A woman of color applying inclusivity to bias-prone AI in the industry of digital beauty – how hard can it be?
The field of Artificial Intelligence (AI) has been under criticism for its lack of diversity emanating from gender and racial bias. What if an AI-based company were run by a diverse population?
Can an inclusive and diverse workforce give an organization a competitive edge by ensuring that its AI doesn’t inherit a one-sided point of view?
AlgoFace, an AI and AR-based makeup try-on company comprises a 27-people team, from nine countries, 63% of which are women.
“The fact that our team is 63% women is our competitive advantage. That’s how we’ll win”
Atima Lui, the Chief Marketing Officer of AlgoFace and skin tone inclusivity activist, told The Sociable that she is super proud of this fact, because AI as an industry is notorious for having gender bias and racial bias.
“The fact that our team is 63% women is our competitive advantage. That’s how we’ll win, with this inclusivity and making sure our products work on all people,” she says.
Lui is also proud of the fact that the team at AlgoFace comes from nine countries.
“One of our designers is actually located in Syria. So, we’re international. We have nine different country perspectives in one of the most diverse countries in the world, the US, in the most diverse city in the world, New York,” she gushes.
A Woman of Color in AI?
Lui, whose father was a refugee from East Africa, was born and brought up in Topeka, Kansas. Trying to fit in with the beauty standards of a predominantly Caucasian culture, Lui faced a lot of woe.
So, during her MBA at Harvard, she decided to start a company that helped consumers of every color. Her former company, Nudest, created an AI based solution called Nudemeter, a shade matching technology to match skin tone with products.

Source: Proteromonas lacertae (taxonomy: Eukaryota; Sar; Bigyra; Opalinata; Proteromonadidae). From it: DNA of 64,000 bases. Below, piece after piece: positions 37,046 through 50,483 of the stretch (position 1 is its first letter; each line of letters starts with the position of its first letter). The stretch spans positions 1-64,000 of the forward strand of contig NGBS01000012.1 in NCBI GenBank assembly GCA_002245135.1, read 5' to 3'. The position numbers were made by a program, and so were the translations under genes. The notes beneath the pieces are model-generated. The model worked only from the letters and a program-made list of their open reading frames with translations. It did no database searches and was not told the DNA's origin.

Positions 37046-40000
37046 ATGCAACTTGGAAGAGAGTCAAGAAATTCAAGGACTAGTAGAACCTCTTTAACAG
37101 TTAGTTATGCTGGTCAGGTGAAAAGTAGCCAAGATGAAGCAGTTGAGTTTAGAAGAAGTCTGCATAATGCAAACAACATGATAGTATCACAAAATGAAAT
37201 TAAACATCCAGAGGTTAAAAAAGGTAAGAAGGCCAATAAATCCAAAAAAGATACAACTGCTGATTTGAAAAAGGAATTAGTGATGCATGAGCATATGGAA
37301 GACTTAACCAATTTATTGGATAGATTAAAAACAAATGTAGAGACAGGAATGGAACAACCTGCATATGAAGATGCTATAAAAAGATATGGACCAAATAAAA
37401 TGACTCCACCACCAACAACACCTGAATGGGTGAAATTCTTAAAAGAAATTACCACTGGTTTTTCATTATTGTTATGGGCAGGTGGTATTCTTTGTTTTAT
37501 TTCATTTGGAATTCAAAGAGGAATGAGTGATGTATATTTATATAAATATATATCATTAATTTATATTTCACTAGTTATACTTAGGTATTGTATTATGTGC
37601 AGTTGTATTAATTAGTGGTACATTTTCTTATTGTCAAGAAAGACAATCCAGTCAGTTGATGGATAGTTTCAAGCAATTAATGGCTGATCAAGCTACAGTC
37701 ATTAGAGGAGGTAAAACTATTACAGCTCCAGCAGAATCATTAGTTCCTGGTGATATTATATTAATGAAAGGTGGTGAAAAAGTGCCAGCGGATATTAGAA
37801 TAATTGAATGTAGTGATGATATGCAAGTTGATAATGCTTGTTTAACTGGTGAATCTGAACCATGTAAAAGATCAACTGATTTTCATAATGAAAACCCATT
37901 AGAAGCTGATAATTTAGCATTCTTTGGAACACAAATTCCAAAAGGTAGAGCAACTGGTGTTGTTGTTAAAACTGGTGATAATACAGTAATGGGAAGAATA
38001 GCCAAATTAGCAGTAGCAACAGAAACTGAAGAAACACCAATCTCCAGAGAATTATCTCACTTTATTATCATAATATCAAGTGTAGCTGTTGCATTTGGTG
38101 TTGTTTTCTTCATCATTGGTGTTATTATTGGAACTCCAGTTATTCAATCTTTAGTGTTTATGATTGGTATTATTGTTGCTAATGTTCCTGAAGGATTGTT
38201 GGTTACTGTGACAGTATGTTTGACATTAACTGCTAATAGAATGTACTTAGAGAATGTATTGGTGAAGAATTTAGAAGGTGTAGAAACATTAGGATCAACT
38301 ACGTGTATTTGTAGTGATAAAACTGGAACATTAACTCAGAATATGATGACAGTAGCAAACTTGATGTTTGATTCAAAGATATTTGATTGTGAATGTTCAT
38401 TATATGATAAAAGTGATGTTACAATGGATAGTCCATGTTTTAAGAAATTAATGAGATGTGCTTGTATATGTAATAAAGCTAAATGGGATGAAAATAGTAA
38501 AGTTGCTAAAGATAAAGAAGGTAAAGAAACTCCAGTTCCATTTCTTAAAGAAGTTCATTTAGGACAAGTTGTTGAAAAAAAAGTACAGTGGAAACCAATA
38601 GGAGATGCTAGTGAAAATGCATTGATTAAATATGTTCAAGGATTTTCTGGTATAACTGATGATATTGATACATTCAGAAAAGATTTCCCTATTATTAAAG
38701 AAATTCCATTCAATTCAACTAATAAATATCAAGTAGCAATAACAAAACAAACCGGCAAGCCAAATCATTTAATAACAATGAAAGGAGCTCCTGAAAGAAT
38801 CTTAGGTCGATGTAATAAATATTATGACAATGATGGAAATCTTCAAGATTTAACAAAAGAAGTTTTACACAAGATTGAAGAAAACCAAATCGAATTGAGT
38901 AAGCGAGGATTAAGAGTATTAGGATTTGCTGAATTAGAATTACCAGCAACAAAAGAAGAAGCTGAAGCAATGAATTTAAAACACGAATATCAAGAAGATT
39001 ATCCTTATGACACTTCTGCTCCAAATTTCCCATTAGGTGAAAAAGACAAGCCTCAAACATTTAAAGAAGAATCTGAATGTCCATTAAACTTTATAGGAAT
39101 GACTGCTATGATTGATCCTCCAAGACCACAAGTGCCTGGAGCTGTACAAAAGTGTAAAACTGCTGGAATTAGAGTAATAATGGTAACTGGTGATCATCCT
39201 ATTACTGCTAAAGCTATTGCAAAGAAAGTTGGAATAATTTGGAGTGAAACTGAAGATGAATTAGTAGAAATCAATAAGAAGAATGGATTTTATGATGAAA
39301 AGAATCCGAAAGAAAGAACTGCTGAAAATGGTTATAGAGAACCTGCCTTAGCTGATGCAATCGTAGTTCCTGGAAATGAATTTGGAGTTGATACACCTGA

“The mission behind Nudemeter was really about changing beauty standards to include the full range of diversity and human skin, and empowering people to find products that work for them,” she explains.
That’s how Lui, a woman of color, entered the AI world. And it wasn’t easy.
According to Project Diane, a biennial demographic study of black women founders, startups headed by women of color have raised 0.0006% of the $424.7 billion in total tech venture funding raised since 2009.
“I had to be scrappy, which made me stronger emotionally, because it involved being told ‘no’ a lot”
Keeping this statistic in mind, Lui couldn’t help wondering if she had made a wise decision in wanting to set up her own company in AI.
“When you think about a statistic like that, you start to think, ‘Oh my gosh! I’m trying to do something that’s impossible. Why am I starting a business when it’s so hard for women of color to get funding?’” says the Harvard MBA.
Alternative Ways of Getting Capital
Nudest was part of an accelerator program through Coty Incorporated, the parent company of CoverGirl and Rimmel London beauty brands. That funding accelerated the startup, and Lui also won a pitch competition that gave them $50,000.
“I am proud of how, over the past three years of building Nudest, I have been really focused on alternative ways of getting capital for my company,” she says.
For the first year, she had to be efficient with her capital.
“I honestly believe that the hardship of finding capital as a woman and a black person in America made me a more efficient manager with money. It forces you to really focus on driving revenue,” she says.
She reminisces how she could never be complacent.
“I had to be scrappy, which made me stronger emotionally, because it involved being told ‘no’ a lot, and having to learn how to face rejection,” she adds.
Need for Tech in Beauty
Inclusivity and diversity in the beauty industry are inadvertently ushering in technology. Lui believes, though, that the timing of this technology is really fantastic.
The US beauty industry is going through a growth in the number of makeup shades available on shelves. According to the Nielsen’s 2018 Future of Beauty report, the number of shades of foundation available on shelves grew by 22%, outpacing new product development in the face and beauty category by seven times.
The industry is investing and giving people more choice. So much so, that the e-commerce world is now facing the issue of figuring out what color to buy.
“I honestly believe that the hardship of finding capital as a woman and a black person in America made me a more efficient manager with money”
“If you’re shopping from your couch, how do you figure out what shade to purchase? That’s where technology can really play a big role,” she says.
Women and people of color are minorities in the technology industry, but Lui thinks that both hardships also make her team great to bet on in a profitable business moving forward.
This could be a gender lens investing opportunity waiting to happen.
Disclosure: This article includes a client of an Espacio portfolio company.